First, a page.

How to Raise Children with an Alcoholic Spouse
Being the sober partner means that much of the work will fall on your shoulder. Besides caring for the home and your child, you will also need to care for your partner and yourself.
To raise a child with an alcoholic spouse, you need to stay focused, vigilant, and most importantly, hopeful. Alcoholism is something that is heavily frowned upon by society. But that doesn’t mean your partner doesn’t deserve respect and decency. Likewise, you should also be there to help and support your growing child.
Here are some things to keep in mind when running a household with an alcoholic spouse:
Maintain a Daily Routine at Home
Children, especially young ones, might feel lost and confused when being raised by an alcoholic parent. Help them get back on track by providing them with a feeling of normalcy.
Practice daily routines like eating together, playing in the afternoon, and turning out the lights at a fixed schedule. A daily routine can help them feel more relaxed every day, and they won’t feel left out when interacting with friends.
Be a Shoulder to Cry on for Your Child
It’s normal for a child to feel upset when seeing their parents drinking and lashing out. But you can lessen the impact by being there for them. Provide them with unconditional support and love through confusing times.
Help Your Child Create Healthy Habits
Excessive drinking is one habit that nobody wants. However, children are easily influenced by adults, especially by their parents. And you don’t want them to pick up the bottle when they get older.
Instead, you can teach them better habits to release their stress and express themselves. You can teach them new hobbies like sports and music, or help them pursue their studies to be academically excellent. Find ways to deter them from falling into the pressure of drinking.
Provide a Support System for Your Spouse
At some point, your spouse might want to give up drinking. That’s great! However, you can’t do this alone. Addiction is a complex problem, and the withdrawal symptoms can make them go back to drinking again.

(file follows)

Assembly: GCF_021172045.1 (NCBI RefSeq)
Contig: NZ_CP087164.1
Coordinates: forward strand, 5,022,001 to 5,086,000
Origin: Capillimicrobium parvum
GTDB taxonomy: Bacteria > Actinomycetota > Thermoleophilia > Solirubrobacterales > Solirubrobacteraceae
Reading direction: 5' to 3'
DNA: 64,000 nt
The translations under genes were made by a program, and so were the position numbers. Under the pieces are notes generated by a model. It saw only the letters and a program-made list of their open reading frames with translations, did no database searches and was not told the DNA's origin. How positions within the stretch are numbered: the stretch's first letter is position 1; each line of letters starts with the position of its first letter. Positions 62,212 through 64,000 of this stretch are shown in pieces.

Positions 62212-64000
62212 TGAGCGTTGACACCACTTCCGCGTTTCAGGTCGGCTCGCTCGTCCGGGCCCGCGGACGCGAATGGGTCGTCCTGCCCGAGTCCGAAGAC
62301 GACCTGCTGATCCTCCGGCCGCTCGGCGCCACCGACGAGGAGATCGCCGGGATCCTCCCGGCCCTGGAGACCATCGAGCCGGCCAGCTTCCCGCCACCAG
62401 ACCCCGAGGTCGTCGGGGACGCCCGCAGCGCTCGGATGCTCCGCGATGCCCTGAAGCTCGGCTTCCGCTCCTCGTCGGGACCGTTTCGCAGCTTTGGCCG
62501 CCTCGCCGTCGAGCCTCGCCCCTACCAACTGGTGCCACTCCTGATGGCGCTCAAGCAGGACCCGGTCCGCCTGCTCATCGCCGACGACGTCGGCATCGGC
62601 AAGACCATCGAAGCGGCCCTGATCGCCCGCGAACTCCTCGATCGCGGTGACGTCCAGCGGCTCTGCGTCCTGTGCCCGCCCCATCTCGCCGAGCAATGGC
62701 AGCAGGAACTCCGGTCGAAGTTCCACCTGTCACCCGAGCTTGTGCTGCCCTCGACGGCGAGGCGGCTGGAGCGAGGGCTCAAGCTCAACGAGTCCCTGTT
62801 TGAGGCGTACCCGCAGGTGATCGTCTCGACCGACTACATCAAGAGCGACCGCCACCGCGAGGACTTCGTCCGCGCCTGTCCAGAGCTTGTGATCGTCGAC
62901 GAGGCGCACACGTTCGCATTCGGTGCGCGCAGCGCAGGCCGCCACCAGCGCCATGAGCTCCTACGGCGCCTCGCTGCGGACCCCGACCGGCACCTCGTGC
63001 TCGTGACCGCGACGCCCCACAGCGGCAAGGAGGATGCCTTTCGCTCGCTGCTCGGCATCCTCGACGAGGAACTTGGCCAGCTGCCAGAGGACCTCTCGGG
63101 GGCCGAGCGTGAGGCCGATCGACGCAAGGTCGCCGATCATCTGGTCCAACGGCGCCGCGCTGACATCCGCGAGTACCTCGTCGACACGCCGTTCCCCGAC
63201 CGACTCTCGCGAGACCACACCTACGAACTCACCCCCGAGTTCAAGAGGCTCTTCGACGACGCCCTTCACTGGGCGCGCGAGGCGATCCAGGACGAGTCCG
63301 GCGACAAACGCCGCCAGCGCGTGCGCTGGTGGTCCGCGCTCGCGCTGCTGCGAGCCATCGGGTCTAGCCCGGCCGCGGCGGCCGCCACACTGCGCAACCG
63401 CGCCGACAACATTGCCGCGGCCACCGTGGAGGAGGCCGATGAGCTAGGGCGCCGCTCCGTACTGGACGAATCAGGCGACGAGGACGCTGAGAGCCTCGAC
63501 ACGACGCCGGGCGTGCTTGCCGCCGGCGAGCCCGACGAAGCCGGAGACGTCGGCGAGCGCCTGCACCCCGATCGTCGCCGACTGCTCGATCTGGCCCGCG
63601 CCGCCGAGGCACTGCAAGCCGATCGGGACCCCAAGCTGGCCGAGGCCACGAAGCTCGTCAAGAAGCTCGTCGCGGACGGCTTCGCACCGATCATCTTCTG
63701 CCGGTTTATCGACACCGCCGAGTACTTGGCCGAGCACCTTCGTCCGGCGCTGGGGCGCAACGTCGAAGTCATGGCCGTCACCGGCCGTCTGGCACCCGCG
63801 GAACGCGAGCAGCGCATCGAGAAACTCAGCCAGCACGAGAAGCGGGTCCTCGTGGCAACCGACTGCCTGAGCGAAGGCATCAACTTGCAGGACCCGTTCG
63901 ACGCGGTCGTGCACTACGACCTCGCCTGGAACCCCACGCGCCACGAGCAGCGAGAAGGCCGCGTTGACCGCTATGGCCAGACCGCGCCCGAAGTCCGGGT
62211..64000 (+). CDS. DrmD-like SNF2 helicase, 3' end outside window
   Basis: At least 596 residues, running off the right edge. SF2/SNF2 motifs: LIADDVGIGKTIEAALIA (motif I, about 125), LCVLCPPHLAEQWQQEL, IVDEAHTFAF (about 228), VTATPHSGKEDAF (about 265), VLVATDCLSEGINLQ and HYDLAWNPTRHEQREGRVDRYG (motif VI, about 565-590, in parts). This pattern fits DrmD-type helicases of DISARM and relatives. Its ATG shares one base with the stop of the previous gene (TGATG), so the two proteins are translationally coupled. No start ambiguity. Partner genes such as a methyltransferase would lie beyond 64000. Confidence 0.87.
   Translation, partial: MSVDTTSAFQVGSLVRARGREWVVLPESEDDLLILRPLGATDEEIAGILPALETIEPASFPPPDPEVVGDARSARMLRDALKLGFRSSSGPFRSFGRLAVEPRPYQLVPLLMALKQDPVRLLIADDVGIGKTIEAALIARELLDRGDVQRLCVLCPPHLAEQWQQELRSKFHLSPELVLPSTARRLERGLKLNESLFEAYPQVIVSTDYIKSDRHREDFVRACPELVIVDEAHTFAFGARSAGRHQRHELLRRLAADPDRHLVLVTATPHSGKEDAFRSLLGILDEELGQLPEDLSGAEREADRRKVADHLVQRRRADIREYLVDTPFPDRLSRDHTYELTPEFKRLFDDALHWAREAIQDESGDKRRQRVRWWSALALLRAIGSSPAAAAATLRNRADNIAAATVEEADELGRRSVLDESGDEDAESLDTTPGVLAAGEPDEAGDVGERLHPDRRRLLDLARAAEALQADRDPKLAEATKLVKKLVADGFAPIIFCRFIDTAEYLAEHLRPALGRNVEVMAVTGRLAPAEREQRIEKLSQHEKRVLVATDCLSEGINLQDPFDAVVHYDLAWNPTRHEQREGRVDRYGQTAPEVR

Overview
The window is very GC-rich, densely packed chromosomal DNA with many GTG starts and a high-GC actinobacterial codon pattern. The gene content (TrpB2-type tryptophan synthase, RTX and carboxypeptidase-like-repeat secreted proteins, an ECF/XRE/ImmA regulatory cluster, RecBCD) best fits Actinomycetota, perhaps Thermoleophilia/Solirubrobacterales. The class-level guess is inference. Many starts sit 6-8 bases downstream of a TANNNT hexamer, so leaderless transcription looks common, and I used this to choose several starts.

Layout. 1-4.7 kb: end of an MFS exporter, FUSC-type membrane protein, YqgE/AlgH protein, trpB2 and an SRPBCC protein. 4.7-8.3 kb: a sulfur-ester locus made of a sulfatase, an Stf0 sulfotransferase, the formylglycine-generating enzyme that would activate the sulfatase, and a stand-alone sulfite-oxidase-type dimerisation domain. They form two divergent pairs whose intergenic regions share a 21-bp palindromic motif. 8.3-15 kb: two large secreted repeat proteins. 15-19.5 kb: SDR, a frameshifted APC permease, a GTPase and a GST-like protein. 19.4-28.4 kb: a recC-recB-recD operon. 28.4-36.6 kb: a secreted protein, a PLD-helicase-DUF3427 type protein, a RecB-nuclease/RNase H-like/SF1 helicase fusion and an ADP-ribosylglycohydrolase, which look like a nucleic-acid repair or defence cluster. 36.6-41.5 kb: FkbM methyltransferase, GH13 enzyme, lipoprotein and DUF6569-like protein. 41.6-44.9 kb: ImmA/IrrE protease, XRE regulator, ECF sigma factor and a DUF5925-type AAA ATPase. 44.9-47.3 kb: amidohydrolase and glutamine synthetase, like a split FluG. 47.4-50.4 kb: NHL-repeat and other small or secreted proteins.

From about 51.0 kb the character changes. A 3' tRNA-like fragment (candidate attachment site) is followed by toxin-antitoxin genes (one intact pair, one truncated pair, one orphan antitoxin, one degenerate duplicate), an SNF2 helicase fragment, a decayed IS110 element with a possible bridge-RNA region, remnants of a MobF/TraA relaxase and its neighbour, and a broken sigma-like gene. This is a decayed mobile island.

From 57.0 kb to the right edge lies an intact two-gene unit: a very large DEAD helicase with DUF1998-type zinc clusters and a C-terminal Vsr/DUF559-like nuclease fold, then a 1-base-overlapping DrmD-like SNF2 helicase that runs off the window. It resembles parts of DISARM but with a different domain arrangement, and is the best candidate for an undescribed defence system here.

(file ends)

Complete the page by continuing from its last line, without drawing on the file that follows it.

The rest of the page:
Instead, you can direct your partner to support groups, such as Al-Alon Family Groups. Alternatively, one-on-one therapy might also help your spouse in the long run. Whatever choice you pick, it is a step forward for your partner to recovery.
Avoid Self-Blame and Controlling Behavior
You might have the urge to blame yourself and try to control your partner’s drinking. However, this can do more harm than good. Understand that you are not guilty in this situation and that your spouse is the only one who can stop themselves drinking.
Protect Your Child and Yourself
Some spouses may not want to change. Sometimes, they might even resort to violence as a result of their drinking. There is no reason for you and your child to stay in a dangerous household.
If your partner is too much to handle, you and your child must leave immediately. You must find ways to protect your child and yourself from harm. You can stay at a friend’s home, a family member’s place, or a domestic violence shelter.
Understand that It’s Not Your Fault
Finally, understand that your spouse’s drinking problems are not from any of your shortcomings. You can help them overcome it, but it’s still your partner’s responsibility to help themselves.
Also, you should never enable and make excuses for your spouse. While mental illnesses like addictions are a tragedy, they are not an excuse for bad behavior. Help your partner up until your limits.
Living with an alcoholic partner can feel hopeless at times. But with encouragement, you can help your spouse turn their lives around and follow a path of sobriety.
At the end of the day, the most affected person in your home will be your child. They will carry many burdens when living a life with an alcoholic parent. And the only way for them to live soundly is to have a guardian who will be there for them all the time.
Alcohol has broken the lives and homes of many Americans and people worldwide. It has caused the injury and death of its users. And most importantly, they have caused turmoil in the lives of children and spouses.
Parenting with a spouse who abuses alcohol is a difficult task. However, there is hope within your family. And who knows, your spouse might one day put the bottle down and be a better parent for you and your youngster.